Harsh conditions at Pentonville Prison lead to calls for its closure

As it stands now, Pentonville ‘cannot operate as a modern 21st century prison’

 Prisoners at Pentonville walk through an atrium –  “Considerations should be given to whether HMP Pentonville has a viable future,” said chief inspector of prisons Nick Hardwick  after a recent 10-day visit. Photograph: Getty

Prisoners at Pentonville walk through an atrium – “Considerations should be given to whether HMP Pentonville has a viable future,” said chief inspector of prisons Nick Hardwick after a recent 10-day visit. Photograph: Getty


Singer Pete Doherty spent four nights in Pentonville Prison on the Caledonian Road in 2005, describing it later in song as “rough, wicked and hard”, a place that hosted nations, including “poorly paid people” in “the Irish gang”.

Nine years later, Pentonville is struggling. The north London prison “cannot operate as a modern 21st century prison” without refurbished buildings, extra staffing and greater help from the Prison Service.

“If these things cannot be provided, considerations should be given to whether HMP Pentonville has a viable future,”chief inspector of prisons, Nick Hardwick said after a 10-day unannounced visit.

On average, 19 prisoners harm themselves every month. Nearly half told Hardwick that they had felt unsafe at some point in Pentonville. A quarter were scared on the day they were questioned.

The prison, opened in 1842, is “seriously overcrowded”. Nearly 1,300 men are held in “shared, small, dirty, badly ventilated, single cells with broken furniture and, in some cases, broken windows.

“Physical conditions were poor. The prison had significant, easily visible vermin infestations,” the report went on, adding: “Prisoners struggled with basic needs such as access to showers, telephones and cleaning materials.”

Local councillor Greg Fox- smith, a defence lawyer, said: “Everyone who lives or works in Islington should be shamed by the barbaric, overcrowded, vermin-infested institution of Pentonville Prison. Politicians who pander to the tabloid myth of prison as a ‘holiday-camp’ should read [this report].”

The situation is likely to get worse, since Pentonville is soon to start taking in young men held on remand in Feltham Young Offenders Institute – a place once described as “the scariest” in Britain.

Meanwhile, Pentonville is losing staff because of cuts. Some staff have been told that they can go, but not yet.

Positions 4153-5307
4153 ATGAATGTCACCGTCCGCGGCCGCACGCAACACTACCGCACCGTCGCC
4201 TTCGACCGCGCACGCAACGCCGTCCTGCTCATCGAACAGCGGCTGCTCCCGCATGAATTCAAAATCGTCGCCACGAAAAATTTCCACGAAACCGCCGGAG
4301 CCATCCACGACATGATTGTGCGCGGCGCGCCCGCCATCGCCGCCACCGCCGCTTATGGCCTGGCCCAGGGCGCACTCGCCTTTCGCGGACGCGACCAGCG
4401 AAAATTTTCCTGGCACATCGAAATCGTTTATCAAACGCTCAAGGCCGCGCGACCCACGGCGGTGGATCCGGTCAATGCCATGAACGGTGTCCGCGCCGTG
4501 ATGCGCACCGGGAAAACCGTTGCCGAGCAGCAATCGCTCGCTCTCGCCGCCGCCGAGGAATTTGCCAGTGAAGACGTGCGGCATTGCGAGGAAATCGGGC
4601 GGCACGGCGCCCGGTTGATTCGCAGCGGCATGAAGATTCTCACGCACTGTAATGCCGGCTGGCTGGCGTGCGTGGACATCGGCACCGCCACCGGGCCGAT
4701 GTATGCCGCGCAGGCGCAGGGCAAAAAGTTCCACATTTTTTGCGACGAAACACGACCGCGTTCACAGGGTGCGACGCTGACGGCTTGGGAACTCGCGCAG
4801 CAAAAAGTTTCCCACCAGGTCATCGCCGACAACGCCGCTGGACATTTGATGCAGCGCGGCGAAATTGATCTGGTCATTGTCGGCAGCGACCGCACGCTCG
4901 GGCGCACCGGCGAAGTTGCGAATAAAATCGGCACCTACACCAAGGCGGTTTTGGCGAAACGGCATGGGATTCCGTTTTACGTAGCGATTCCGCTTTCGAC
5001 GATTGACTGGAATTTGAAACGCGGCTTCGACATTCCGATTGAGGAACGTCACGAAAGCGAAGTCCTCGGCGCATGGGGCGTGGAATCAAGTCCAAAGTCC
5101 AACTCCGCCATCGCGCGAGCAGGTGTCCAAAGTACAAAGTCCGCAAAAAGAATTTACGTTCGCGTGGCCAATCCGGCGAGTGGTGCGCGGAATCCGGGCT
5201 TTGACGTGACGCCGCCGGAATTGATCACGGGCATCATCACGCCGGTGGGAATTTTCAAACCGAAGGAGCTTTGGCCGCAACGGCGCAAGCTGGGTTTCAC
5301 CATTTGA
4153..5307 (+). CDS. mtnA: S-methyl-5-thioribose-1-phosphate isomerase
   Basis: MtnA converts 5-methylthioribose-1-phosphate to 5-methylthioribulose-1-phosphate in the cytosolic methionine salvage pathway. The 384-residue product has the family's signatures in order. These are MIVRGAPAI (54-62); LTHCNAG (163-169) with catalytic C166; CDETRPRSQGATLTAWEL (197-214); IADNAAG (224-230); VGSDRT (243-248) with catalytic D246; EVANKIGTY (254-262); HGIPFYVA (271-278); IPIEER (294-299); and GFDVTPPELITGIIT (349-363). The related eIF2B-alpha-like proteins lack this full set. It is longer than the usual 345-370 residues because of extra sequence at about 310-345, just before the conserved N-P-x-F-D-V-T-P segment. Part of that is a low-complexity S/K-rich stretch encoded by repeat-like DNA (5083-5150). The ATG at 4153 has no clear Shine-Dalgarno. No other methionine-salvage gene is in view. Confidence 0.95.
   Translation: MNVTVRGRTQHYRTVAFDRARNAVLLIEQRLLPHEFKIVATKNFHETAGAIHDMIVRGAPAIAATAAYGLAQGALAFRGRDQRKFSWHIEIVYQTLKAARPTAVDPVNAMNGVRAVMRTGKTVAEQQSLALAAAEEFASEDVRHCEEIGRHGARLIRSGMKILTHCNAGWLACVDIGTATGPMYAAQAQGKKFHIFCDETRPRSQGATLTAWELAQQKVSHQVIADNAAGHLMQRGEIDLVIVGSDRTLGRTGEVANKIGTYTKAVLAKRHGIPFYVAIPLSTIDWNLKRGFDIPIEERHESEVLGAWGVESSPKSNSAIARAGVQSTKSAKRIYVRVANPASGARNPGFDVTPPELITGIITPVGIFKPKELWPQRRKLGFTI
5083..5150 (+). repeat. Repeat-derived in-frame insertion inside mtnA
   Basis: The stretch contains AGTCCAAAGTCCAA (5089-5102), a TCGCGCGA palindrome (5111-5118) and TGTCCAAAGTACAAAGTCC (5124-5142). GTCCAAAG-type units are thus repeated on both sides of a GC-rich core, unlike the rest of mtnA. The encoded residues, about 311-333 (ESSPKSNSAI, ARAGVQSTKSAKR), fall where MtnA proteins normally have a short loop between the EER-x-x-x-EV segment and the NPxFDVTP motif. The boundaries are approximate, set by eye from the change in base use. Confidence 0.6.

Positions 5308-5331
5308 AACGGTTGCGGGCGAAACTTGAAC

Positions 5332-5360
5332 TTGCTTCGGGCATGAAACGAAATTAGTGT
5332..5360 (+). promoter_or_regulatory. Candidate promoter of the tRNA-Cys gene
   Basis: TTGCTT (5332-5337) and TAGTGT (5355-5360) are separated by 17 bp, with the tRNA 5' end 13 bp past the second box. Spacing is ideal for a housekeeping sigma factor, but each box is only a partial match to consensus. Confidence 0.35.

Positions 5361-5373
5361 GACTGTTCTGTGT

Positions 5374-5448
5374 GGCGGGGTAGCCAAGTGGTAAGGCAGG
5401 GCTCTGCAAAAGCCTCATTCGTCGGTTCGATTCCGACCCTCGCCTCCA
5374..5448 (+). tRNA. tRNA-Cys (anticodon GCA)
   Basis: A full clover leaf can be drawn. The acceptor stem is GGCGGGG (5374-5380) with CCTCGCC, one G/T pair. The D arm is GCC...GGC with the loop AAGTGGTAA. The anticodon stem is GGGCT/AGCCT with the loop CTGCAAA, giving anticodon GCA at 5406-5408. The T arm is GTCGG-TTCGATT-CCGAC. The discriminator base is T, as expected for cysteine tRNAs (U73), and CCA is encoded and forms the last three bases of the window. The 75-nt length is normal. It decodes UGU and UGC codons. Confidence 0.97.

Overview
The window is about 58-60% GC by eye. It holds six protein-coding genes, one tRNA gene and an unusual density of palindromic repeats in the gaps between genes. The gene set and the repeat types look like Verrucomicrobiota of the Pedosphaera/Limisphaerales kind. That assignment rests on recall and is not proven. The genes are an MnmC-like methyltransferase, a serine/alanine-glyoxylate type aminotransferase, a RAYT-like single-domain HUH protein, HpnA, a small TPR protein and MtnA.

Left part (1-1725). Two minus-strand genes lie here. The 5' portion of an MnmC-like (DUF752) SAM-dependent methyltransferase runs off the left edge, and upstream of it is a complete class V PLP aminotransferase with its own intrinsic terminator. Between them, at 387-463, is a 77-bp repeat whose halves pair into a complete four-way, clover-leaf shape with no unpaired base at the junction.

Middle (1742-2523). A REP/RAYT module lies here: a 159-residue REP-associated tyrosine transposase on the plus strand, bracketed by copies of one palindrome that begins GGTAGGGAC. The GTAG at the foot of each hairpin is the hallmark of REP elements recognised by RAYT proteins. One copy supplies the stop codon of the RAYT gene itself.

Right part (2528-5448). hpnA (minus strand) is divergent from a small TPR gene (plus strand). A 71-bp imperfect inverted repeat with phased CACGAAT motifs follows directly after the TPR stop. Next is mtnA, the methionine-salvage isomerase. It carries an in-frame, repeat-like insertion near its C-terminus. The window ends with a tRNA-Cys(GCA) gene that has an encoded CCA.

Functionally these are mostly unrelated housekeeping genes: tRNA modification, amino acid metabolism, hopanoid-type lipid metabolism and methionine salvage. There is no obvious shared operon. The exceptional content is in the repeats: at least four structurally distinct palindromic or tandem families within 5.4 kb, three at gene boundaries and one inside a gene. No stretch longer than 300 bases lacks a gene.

“Some of them were disengaged and hostile and their attitudes were having a detrimental effect on the prison as a whole,” Hardwick said.

Some jobs cannot be filled because pay rates are not good enough to attract staff into high-priced London or to compete with higher rates elsewhere in the city. Meanwhile, “sickness and absence levels were high”, the inquiry found.

A third of the inmates are foreign nationals. A prison offi- cer is in place to care for them, but he has never received any training. In any event, he ends up on other duties on nearly half of his shifts because the prison is so short-staffed.

Too often, Hardwick found, Pentonville houses illegal immigrants before they are deported, rather than in immi- gration removal centres where the regime is more relaxed.

In some cases, prisoners who had been jailed for criminal offences found out a day before they were due for release that they were to continue to be held on Home Office orders on immigration grounds.

“We witnessed one such incident during the inspection,” Hardwick notes laconically, before adding: “This could cause considerable unnecessary distress.”

Suspected illegal immigrants get “poor access” to lawyers, while a charity, the Detention Advisory Service, used to visit Pentonville, but is no longer able to do so because of funding troubles.

The atmosphere on the landings is far from Porridge joviality: “The pressures created obvious tensions. While we saw some staff carry out good work, too many were distant and, on occasion, dismissive.”

Sometimes, the problems highlight the way in which time can drag inside, with numerous complaints about the time meals are served. Breakfast packs are handed out to prisoners the night before.

Some prisoners are able to spend over 11 hours each day outside of their cell. For others, they are locked up for all bar 3½ hours. In some cases, warders did not know how many prisoners were on their wing.

The lack of knowledge about prisoners’ whereabouts has unusual consequences, since resettlement officers – tasked with ensuring that prisoners settle into life outside and do not get convicted again – sometimes cannot find them.

Although much effort has gone into improving matters, a tenth of those released from Pentonville were discharged with no place to go “which was too high, but fewer than at our last inspection”, which dramatically affects reoffending rates.

Despite the difficulties, efforts have been made on numerous scores to improve matters. Wives, partners and children are looked after by volunteers from a children’s charity, Spurgeons.

Too often, however, valuable minutes in the “bright and reasonably clean” visiting rooms can be lost because it takes warders “too long to register visitors, who frequently lost up to 40 minutes of their visiting time”.

Following 10 days inside Pentonville, Hardwick tried hard to be fair. It was “characterised by instability and faced some significant challenges”, particularly because of the staff it has had to shed to stay within budget.